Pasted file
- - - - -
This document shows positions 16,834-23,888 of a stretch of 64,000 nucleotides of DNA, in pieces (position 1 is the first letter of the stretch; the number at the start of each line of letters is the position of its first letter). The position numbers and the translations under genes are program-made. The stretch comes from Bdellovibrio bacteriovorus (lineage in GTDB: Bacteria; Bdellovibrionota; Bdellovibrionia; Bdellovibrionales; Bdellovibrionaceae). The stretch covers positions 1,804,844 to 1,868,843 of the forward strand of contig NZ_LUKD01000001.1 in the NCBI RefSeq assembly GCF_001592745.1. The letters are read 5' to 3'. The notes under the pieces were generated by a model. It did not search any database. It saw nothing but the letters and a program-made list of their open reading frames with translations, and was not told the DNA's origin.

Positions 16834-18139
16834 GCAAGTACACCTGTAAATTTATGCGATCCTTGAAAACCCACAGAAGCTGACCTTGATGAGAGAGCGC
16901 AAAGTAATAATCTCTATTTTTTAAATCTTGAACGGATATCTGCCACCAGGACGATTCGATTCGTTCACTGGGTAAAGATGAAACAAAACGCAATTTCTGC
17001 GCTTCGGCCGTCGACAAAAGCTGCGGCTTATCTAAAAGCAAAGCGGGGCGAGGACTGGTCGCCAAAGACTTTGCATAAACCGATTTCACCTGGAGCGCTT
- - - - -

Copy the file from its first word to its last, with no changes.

This document shows positions 16,834-23,888 of a stretch of 64,000 nucleotides of DNA, in pieces (position 1 is the first letter of the stretch; the number at the start of each line of letters is the position of its first letter). The position numbers and the translations under genes are program-made. The stretch comes from Bdellovibrio bacteriovorus (lineage in GTDB: Bacteria; Bdellovibrionota; Bdellovibrionia; Bdellovibrionales; Bdellovibrionaceae). The stretch covers positions 1,804,844 to 1,868,843 of the forward strand of contig NZ_LUKD01000001.1 in the NCBI RefSeq assembly GCF_001592745.1. The letters are read 5' to 3'. The notes under the pieces were generated by a model. It did not search any database. It saw nothing but the letters and a program-made list of their open reading frames with translations, and was not told the DNA's origin.

Positions 16834-18139
16834 GCAAGTACACCTGTAAATTTATGCGATCCTTGAAAACCCACAGAAGCTGACCTTGATGAGAGAGCGC
16901 AAAGTAATAATCTCTATTTTTTAAATCTTGAACGGATATCTGCCACCAGGACGATTCGATTCGTTCACTGGGTAAAGATGAAACAAAACGCAATTTCTGC
17001 GCTTCGGCCGTCGACAAAAGCTGCGGCTTATCTAAAAGCAAAGCGGGGCGAGGACTGGTCGCCAAAGACTTTGCATAAACCGATTTCACCTGGAGCGCTT